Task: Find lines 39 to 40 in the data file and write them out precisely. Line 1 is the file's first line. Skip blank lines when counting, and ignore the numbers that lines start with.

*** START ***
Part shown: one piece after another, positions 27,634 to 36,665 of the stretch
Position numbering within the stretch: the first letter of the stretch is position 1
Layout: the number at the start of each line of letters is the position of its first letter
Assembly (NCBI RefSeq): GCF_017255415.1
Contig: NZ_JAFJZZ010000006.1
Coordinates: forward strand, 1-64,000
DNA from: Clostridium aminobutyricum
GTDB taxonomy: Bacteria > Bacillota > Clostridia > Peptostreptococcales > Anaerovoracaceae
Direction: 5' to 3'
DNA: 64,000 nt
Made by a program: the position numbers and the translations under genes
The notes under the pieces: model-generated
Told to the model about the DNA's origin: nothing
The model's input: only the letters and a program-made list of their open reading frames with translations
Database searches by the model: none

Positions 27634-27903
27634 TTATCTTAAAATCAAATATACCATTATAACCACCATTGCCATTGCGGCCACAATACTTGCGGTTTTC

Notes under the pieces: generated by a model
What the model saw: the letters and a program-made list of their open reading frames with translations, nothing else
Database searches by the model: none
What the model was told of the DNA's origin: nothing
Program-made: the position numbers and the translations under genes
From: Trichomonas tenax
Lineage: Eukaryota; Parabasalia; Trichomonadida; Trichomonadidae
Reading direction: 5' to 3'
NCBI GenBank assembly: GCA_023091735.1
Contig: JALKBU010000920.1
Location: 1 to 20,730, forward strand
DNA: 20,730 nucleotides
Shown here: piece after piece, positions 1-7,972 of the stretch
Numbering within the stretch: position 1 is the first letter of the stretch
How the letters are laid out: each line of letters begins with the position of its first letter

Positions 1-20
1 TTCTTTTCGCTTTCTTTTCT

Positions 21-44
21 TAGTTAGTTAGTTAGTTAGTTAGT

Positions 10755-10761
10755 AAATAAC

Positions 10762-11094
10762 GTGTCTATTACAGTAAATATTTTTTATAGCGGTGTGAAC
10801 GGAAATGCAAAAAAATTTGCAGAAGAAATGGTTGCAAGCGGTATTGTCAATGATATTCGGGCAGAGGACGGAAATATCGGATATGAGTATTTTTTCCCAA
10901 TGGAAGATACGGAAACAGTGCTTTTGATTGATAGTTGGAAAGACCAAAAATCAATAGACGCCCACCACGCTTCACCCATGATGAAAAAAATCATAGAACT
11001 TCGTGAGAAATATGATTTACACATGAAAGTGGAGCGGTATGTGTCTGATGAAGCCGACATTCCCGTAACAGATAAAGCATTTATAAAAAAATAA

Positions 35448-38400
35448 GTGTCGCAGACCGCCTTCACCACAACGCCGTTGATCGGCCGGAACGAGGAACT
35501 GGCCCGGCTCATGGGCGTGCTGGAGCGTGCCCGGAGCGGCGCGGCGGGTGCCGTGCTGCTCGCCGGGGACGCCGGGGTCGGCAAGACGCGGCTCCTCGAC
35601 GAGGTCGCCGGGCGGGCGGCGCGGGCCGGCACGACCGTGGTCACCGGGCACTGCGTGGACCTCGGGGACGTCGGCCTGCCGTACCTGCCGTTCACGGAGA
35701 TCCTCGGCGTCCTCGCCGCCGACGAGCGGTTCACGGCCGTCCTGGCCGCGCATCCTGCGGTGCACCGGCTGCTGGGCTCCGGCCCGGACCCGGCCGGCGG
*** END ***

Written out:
Positions 10762-11094
10762 GTGTCTATTACAGTAAATATTTTTTATAGCGGTGTGAAC